Monday, November 20, 2006



Plenary Speakers: Rivkah Zim, Jerome de Groot, Molly Murray and Penry Williams

A conference sponsored by the Centre for Renaissance & Early Modern Studies
King’s Manor, University of York
23-24 July 2007

There has been a growing awareness—among scholars of both literature and history—of the close and complex relationship between writing and imprisonment in early modern Britain (from Thomas More to John Bunyan). A surprising number of authors experienced imprisonment of one sort or another, and prisons and prisoners figure prominently in the period’s textual record: prison played a decisive role in the careers of individual authors and in the development of particular genres. There have been some useful case studies of individual texts and authors, but we have barely begun to map the field and compare notes between the disciplines and across the centuries.

We invite proposals for papers of 20 to 30 minutes on any aspect of this broad and neglected subject, and we welcome your participation as we take stock of what is known and set an agenda for future scholarship. Among the questions we hope to explore are:

* Which genres of writing (or compiling, speaking, drawing, etc.) were associated with prison? What kinds of writing survive (diaries, letters both from and to prison, petitions, fictional representations)?
* What were the different kinds of prisons (actual and virtual; foreign and domestic; national and local; those for criminals, debtors, and prisoners of conscience) and did they generate different kinds of writing?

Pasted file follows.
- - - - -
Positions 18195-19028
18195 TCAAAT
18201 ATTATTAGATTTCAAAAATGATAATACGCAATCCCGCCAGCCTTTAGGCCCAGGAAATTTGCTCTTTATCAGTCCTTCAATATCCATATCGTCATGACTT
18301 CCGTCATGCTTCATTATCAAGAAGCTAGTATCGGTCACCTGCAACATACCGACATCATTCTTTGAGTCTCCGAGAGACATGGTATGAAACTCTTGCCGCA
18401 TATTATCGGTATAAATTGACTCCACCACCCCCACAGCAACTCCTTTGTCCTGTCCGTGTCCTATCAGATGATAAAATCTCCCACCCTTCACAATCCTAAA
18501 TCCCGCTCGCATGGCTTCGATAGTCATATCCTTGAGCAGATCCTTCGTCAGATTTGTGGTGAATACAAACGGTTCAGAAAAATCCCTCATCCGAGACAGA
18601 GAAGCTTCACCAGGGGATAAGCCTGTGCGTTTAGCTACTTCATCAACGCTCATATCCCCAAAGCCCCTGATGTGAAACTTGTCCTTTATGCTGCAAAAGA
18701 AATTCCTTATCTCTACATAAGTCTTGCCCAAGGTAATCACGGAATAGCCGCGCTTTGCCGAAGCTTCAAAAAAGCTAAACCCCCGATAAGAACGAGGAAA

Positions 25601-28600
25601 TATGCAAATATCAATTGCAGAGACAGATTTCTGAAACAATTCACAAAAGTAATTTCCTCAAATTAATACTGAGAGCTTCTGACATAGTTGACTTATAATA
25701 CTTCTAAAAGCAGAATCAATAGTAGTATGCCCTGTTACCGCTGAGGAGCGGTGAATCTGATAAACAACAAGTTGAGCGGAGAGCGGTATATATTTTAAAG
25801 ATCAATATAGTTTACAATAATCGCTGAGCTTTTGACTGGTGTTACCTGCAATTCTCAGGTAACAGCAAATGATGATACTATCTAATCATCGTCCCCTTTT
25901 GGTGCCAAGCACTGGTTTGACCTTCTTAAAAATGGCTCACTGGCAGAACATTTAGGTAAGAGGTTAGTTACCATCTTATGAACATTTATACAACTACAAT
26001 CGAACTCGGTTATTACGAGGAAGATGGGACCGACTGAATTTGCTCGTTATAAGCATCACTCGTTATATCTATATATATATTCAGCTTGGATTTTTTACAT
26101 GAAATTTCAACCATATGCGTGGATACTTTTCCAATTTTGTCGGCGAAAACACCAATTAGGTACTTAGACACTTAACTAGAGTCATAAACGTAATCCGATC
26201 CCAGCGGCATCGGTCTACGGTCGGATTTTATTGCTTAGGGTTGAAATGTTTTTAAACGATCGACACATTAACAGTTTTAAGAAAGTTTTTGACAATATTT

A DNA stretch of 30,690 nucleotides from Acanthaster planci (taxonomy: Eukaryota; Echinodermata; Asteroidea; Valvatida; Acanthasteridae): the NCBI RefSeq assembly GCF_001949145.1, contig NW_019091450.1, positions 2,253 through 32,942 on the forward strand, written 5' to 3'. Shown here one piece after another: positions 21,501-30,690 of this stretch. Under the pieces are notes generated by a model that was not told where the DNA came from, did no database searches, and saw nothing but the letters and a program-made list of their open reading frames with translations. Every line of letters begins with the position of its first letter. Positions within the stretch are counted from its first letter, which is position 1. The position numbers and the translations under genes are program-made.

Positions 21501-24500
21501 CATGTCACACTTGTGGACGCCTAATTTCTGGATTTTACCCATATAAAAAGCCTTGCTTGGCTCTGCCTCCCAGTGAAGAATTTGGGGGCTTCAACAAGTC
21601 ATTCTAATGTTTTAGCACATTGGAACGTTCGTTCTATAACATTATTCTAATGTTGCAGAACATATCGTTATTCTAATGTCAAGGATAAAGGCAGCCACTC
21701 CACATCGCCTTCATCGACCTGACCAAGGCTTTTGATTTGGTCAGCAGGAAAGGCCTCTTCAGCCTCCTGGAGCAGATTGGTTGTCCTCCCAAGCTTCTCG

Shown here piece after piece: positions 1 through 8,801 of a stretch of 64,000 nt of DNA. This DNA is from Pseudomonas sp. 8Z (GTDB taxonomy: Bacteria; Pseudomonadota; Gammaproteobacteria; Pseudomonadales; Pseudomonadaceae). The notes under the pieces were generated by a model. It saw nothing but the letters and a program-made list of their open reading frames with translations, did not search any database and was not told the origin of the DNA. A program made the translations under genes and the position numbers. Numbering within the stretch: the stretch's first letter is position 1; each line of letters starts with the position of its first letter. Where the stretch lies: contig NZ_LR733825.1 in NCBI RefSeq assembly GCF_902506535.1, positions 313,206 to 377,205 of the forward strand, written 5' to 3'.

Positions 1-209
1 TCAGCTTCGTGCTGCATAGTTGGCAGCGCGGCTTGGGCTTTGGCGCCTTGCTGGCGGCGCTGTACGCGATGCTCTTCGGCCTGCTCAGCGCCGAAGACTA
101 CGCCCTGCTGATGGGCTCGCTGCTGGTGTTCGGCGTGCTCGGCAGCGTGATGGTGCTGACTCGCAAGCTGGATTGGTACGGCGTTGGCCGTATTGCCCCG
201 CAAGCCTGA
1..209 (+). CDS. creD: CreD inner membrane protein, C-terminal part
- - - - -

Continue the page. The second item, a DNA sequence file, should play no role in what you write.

* How did early modern writers figure their experiences—as periods of deprivation and exile? as laborious journeys or painful pilgrimages? as opportunities for regeneration?
* How did early modern writers draw on earlier tropes, genres and paradigms, and what use (if any) do later writers make of the early modern tradition?
* What kinds of essay collections and editions of primary texts would best serve this subject?

Please send proposals to one or both of the conference organisers: William H. Sherman, Department of English (, William J. Sheils, Department of History (

For more information on the Centre for Renaissance and Early Modern Studies please see our website (


Blogger Justice said...

Thank your for your excellent blogsite. I teach writing in the UAA and would like to become involved in writing as therapy for inmates of prisons, in UK, if possible. Do you know who could put me on the right track?
Rob Fielding

11:07 AM  

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